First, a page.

Israel’s Nuclear Ambiguity Reconsidered
The Israeli policy of “nuclear opacity” — by which that country’s presumptive nuclear weapons program is not formally acknowledged — is examined in the new book “The Worst-Kept Secret: Israel’s Bargain with the Bomb” by Avner Cohen (Columbia University Press, October 2010).
For a variety of reasons, the author concludes that Israel’s “nuclear opacity” is obsolete and will have to be replaced, sooner or later, with a forthright acknowledgment of what everyone already believes to be the case anyway.
Cohen, an Israeli scholar who was trained as a philosopher, provides a lucid account of how nuclear opacity has “worked,” i.e. served Israeli interests, by providing the benefits of deterrence without the negative political and strategic consequences that could ensue from overt disclosure. But its time has passed, he says.
“I argue that the old Israeli bargain with the bomb has outlived its usefulness, that it has become increasingly incompatible with contemporary democratic values at home and with the growth of international norms of transparency, and that it is time for Israel and others to consider a new bargain.” Among other things, he says, the continuing development of nuclear weapons-related technology in Iran is likely the force the issue to a new degree of clarity.
For the time being, however, there is no sign of any change in Israel’s position on the matter. “Israel has a clear and responsible nuclear policy, and it has frequently reiterated that it will not be the first to introduce nuclear weapons into the Middle East,” David Danieli of Israel’s Atomic Energy Commission told Haaretz last month. “Israel neither adds to nor subtracts from this statement.”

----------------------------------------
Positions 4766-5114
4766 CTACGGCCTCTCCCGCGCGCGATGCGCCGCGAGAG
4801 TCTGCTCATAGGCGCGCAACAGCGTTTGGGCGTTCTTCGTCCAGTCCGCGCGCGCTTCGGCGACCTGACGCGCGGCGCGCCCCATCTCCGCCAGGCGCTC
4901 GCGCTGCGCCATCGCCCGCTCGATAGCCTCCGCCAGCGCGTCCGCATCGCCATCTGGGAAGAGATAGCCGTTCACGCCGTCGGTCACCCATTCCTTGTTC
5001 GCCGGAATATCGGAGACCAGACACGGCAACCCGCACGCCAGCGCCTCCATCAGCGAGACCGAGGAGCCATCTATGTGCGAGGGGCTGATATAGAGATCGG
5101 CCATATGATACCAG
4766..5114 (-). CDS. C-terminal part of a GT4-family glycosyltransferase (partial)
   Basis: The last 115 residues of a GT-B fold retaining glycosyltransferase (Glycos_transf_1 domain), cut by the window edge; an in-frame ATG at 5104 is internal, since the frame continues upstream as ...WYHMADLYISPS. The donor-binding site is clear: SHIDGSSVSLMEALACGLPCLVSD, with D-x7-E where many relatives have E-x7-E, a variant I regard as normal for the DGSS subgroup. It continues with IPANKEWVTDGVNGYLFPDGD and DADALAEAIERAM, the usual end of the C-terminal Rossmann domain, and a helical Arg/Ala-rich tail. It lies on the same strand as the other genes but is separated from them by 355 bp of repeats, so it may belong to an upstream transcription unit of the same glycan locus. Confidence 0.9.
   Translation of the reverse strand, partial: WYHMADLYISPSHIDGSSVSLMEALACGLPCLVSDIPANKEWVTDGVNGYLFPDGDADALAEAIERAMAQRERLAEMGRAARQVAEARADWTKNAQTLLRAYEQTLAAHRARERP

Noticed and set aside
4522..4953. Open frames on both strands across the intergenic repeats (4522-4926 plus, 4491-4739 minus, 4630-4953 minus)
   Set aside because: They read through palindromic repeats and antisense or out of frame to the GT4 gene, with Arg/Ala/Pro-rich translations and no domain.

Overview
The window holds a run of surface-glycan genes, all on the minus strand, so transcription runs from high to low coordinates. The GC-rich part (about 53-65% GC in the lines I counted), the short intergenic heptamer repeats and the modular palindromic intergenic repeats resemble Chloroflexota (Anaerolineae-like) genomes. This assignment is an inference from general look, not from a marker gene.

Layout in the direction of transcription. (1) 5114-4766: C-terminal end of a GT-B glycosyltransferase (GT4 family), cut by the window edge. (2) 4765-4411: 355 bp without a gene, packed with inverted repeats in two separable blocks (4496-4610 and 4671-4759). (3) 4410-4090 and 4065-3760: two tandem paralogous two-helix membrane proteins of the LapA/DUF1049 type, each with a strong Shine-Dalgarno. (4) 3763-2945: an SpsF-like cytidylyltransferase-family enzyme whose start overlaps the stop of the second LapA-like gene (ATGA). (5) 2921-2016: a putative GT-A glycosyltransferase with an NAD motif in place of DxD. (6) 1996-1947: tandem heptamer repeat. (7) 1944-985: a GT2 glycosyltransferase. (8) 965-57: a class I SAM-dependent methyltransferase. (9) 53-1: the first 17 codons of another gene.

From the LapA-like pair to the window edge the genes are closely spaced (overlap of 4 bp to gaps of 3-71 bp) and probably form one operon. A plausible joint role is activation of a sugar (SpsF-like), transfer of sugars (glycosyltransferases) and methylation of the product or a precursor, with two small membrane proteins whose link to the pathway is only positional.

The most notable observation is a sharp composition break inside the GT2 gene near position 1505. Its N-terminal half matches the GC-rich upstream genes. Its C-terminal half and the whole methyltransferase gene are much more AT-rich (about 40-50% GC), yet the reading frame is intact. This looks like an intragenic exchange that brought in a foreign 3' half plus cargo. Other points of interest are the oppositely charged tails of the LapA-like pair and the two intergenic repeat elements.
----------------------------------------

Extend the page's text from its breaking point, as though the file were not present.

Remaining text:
Avner Cohen’s “The Worst-Kept Secret” was reviewed recently in the New York Times and the Forward.
The FAS Nuclear Notebook is one of the most widely sourced reference materials worldwide for reliable information about the status of nuclear weapons, and has been published in the Bulletin of the Atomic Scientists since 1987.. The Nuclear Notebook is researched and written by the staff of the Federation of American Scientists’ Nuclear Information Project: Director Hans […]
On 14 April 2023, the Belarusian Ministry of Defence released a short video of a Su-25 pilot explaining his new role in delivering “special [nuclear] munitions” following his training in Russia. The features seen in the video, as well as several other open-source clues, suggest that Lida Air Base––located only 40 kilometers from the Lithuanian border and the […]
A photo in a Los Alamos National Laboratory (LANL) student briefing from 2022 shows four people inspecting what appears to be a damaged B61 nuclear bomb.
In early-February 2023, the Wall Street Journal reported that U.S. Strategic Command (STRATCOM) had informed Congress that China now has more launchers for Intercontinental Ballistic Missiles (ICBMs) than the United States. The report is the latest in a serious of revelations over the past four years about China’s growing nuclear weapons arsenal and the deepening […]